INTERPROF seeks to redesign clinical education in health and social care by exploring novel models of interprofessional (IP) learning for students. It will extend IP learning for 13 health and social care programmes, involving authentic student-led encounters with clients in need of health care. Six partners - five municipalities and the University hospital - will host two pilot models, collaborating with the University and fellow municipalities/hospitals. Typical clinical placement venues will host the IP activities (preventive care, nursing homes, home-based service, health centres, the mental health service and patient pathway). A digital platform will be developed to explore possibilities for virtual IP collaboration. The clinical placement sites and students will serve as ambassadors for the new models, and experiences and results will be widely disseminated.
Strengths and weaknesses
The panel appreciated a good presentation by the proposed centre leader, which included an overview of the Centre’s further development since 2013, when a previous submission had been made to the SFU programme. The presentation convincingly demonstrated how the Centre seeks to ‘walk the talk’ on IP learning and it was emphasised that efforts had been made to more strongly engage internal and external stakeholders. The success of existing initiatives was highlighted. The presentation could have been strengthened by further clarification of the extent and nature of innovation involved in the planned ‘learning by doing’ approach. A stronger conceptual framework for research-informed teaching also would have been useful.
Students confirmed some amount of IP learning was taking place in their programs, especially in the Inter-base programme, which they appreciated. While they personally had not been involved in the development of the bid they fully expected that students would be involved as partners if the Centre were to be funded. They expressed great confidence in the University’s ability to deliver the goals of INTERPROF. However, overall, the impression was given that students perceived IP learning primarily taking place more coincidentally than in a planned way at present.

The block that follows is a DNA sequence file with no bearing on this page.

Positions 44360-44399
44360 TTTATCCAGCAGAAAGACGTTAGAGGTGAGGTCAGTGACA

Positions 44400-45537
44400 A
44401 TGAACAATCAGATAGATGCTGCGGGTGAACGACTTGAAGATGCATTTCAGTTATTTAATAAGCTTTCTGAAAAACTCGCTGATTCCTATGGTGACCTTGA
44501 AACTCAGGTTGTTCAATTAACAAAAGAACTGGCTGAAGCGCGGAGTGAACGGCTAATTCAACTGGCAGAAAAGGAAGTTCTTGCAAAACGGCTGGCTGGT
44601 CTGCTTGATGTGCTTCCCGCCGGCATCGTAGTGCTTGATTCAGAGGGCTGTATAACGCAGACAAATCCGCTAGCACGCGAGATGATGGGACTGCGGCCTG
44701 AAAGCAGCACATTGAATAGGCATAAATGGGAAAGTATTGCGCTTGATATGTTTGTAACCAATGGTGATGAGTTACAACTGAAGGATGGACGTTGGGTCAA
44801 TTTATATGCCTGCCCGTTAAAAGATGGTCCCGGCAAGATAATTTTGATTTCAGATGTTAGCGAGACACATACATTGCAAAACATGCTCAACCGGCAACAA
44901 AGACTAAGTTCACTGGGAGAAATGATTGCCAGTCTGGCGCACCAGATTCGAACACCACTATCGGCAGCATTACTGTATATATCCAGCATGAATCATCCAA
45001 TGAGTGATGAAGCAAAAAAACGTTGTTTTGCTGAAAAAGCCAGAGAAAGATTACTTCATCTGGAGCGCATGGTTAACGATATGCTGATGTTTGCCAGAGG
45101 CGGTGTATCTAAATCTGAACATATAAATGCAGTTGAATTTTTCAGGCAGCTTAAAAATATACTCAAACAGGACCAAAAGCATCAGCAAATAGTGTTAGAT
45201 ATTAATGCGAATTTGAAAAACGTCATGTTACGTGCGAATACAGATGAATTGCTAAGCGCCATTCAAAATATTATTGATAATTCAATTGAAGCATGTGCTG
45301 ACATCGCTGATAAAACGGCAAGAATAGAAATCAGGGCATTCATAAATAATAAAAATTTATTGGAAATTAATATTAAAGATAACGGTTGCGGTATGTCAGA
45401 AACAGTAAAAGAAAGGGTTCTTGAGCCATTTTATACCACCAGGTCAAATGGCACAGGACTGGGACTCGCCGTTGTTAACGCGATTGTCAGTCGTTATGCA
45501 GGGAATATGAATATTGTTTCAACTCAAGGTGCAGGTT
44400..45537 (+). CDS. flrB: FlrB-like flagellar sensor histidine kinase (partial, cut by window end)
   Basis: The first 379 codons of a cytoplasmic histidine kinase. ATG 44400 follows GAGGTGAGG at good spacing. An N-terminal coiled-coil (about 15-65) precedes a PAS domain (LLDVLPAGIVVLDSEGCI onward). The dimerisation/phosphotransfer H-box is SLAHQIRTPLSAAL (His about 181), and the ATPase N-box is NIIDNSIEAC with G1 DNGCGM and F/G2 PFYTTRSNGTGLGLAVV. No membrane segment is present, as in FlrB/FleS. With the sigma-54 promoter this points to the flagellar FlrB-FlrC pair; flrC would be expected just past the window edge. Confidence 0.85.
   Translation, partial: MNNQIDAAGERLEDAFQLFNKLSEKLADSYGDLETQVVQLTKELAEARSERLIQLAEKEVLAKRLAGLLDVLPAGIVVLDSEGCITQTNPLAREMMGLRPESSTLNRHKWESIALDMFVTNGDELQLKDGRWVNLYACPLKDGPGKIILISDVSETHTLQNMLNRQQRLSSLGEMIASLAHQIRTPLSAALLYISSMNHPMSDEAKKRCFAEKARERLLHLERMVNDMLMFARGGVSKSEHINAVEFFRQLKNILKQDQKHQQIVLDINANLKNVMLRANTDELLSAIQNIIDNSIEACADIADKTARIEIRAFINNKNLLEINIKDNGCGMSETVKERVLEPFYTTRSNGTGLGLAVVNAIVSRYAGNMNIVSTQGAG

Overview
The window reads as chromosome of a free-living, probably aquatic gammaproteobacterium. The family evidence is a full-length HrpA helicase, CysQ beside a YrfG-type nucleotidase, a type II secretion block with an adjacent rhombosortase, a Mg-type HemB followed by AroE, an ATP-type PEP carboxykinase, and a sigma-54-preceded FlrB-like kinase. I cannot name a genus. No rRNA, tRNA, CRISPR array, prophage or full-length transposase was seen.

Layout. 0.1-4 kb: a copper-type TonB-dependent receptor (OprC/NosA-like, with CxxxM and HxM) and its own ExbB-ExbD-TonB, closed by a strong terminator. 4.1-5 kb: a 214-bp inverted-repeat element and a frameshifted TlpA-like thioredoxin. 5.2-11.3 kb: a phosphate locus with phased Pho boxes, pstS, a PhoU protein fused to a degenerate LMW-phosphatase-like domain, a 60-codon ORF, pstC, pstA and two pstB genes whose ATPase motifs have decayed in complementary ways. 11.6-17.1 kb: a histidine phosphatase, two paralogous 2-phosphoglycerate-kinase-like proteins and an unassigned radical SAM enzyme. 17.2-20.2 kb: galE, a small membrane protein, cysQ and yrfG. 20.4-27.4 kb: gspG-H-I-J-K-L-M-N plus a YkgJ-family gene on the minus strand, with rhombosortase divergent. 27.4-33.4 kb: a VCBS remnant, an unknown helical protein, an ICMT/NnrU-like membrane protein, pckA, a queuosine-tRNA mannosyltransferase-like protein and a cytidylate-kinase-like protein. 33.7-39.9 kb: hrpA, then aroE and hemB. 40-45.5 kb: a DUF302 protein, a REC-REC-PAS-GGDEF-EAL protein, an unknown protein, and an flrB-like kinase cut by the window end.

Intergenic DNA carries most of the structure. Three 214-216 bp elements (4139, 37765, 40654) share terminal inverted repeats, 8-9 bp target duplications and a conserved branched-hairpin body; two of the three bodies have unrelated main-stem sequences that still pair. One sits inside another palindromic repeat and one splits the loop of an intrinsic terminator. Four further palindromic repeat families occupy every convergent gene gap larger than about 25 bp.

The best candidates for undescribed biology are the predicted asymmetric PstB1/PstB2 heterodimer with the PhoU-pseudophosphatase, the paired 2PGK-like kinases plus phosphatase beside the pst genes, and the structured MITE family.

Stakeholders expressed strong support for the proposal, emphasising the importance of IP learning for students in relation, ultimately, to patient benefit and they expected good value from a SFU grant for the region as well as the University. The impression was confirmed of a project with good anchoring in the community, although to date patient involvement in the development of the Centre’s vision and activity appeared less strong than it could have been.
Teachers, some of whom had been involved in the development of the bid, generally were extremely keen for the Centre to leverage the breaking down of the silos between practitioner disciplines and expected that a Centre would provide the opportunity for academic staff to work together much more closely between the different programmes. They expressed strong motivation and, mostly, a strongly shared belief in the value of IP learning. A number of examples of good IP practice were offered, especially in the smaller study programmes. However, discussion suggested possible differences in the strength of support for the goals of the project among disciplines, and also some lack of a strong coordinating and cohesive framework for IP learning up to now. The impression was given of possible weaknesses in coordination between pilots, in student involvement as partners in the Centre, and in the current connection between research and teaching.
The panel appreciated the detailed discussion with managers and senior leaders, and noted clear strengths in the plans and personnel as well as strong international connections. While it was emphasised that the value of an SFU would be in providing status and recognition for IP learning, capacity-building in the municipalities, and a more systematic approach to IP learning in the curriculum – taking the leap from successful pilots to full embedding – the existing excellence and the ‘additionality’ (added value) of an SFU could have been more powerfully articulated especially in the context of recent government policy already driving development in this area. Clearer evidence of student involvement in the development of, and plans for, the Centre, would have been helpful, as would a clearer explanation of plans for evaluation and plans for tackling the challenges of engaging all (including medical) disciplines in the work of the Centre. Broad plans for research were outlined but further clarity on the role and nature of the PhD projects would have been helpful. There was a concern about possible over-reliance on the role of the coordinator.
In sum, the site visit confirmed effective IP pilots, strong links to municipalities and other stakeholders (with the possible exception of strong patient stakeholder involvement) and to international contacts, and convincing motivation in the University. Strengths in networking offer a good foundation for dissemination. Operational strategies seem broadly robust, although the ambition for the Centre could perhaps have been higher and the overall added value of SFU funding was somewhat unclear. The impression was given of strong WP leadership. Clearer evidence of strong central Centre coordination/leadership, and of engagement in its mission across all disciplines including Medicine, would have strengthened the proposal, as would evidence of more concrete and convincing plans and models for impact evaluation. The site visit was very positive in confirming good progress since the previous SFU submission, but some of the panel’s concerns about the readiness of INTERPROF for SFU status remained.